Who goes first? The age-old question in games. One of the reasons to actually reference the rules. Tabletop games have come a long way in the last few decades, and with that, the need to refine and improve mechanisms, including the one that determines start player, right??!
Gone are the days of “youngest first” because those gamers are now older, teaching new games. Making new games. So what are the most popular ways to do it these days?
I present a collection of start player mechanisms. (For purposes of categories, I’m assuming the same group and night of play). Pick your favorite and shout it out in the comments!
subjective, doesn’t change
Ticket to Ride – most well travelled player begins
Dungeon Lords – nicest player begins
Gloom – the player who is having the worst day begins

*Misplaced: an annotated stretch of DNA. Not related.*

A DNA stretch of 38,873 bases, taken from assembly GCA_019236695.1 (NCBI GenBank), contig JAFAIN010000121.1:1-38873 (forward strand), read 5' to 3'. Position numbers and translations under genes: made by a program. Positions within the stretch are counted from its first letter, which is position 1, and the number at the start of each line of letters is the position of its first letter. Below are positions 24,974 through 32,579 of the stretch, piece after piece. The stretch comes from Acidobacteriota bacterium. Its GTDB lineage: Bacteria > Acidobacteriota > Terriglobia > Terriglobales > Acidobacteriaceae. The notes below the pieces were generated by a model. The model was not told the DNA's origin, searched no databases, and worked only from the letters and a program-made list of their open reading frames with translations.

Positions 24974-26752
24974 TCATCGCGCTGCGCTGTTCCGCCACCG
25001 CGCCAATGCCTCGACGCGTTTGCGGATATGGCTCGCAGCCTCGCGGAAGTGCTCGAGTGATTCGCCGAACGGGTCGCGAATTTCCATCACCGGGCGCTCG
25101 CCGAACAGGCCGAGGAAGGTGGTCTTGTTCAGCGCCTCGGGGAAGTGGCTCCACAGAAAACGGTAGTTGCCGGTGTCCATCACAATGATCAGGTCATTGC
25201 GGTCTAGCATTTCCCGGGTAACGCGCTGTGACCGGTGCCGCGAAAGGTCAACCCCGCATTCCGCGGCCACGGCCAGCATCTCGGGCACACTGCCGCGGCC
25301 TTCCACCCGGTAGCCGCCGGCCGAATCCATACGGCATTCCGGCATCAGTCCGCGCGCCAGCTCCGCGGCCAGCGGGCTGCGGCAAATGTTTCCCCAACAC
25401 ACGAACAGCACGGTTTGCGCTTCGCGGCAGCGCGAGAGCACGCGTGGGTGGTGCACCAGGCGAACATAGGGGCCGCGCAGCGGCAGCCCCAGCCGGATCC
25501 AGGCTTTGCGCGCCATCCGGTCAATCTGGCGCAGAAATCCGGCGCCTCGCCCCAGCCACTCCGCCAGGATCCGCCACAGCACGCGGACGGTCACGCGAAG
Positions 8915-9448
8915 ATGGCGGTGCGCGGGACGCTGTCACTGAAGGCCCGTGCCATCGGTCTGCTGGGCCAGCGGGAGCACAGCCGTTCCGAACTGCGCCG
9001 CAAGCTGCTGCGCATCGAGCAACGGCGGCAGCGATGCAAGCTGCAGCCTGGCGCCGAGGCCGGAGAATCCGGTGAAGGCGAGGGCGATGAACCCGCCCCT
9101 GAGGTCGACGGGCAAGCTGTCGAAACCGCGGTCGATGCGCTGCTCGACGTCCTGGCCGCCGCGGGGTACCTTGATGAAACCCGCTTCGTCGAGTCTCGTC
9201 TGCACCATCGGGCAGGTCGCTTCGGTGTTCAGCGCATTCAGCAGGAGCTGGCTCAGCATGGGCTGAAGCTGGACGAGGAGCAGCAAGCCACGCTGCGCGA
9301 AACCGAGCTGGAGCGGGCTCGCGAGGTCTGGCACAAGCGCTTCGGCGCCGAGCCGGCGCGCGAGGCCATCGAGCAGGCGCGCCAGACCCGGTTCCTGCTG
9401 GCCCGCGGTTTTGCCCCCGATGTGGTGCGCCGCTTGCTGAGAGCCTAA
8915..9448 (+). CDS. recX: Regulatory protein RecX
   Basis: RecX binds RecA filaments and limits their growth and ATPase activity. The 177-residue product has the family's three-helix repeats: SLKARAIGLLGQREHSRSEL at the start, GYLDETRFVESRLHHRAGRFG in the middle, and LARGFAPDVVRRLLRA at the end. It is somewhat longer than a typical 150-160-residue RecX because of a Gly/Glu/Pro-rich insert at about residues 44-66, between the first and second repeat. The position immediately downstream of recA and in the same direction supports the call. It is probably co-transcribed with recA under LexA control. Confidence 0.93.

Once Upon a time – player with the longest beard begins
Small World – player with the pointiest ears begins
Android – player who has read the most science fiction begins
Lift Off: Get Me Off This Planet – player with the best story about being stranded begins (or random dice roll)
Hanabi – player with most colorful clothing begins
Asking for Trobils – player most recently in space begins (or choose randomly)
Cartagena – player who looks most like a pirate begins
Mercante – last person to buy or sell something begins
Cthulhu Realms – player who has most recently gone insane begins
Lagoon – player who last visited a forest begins
K2 – the player to have most recently visited the mountains begins
Le Havre – player who lives closest to water begins
Harbour – player most recently on a boat begins
Queen’s Necklace – player with the nicest jewelry begins
Bomb Squad – player who has most recently played with a robot begins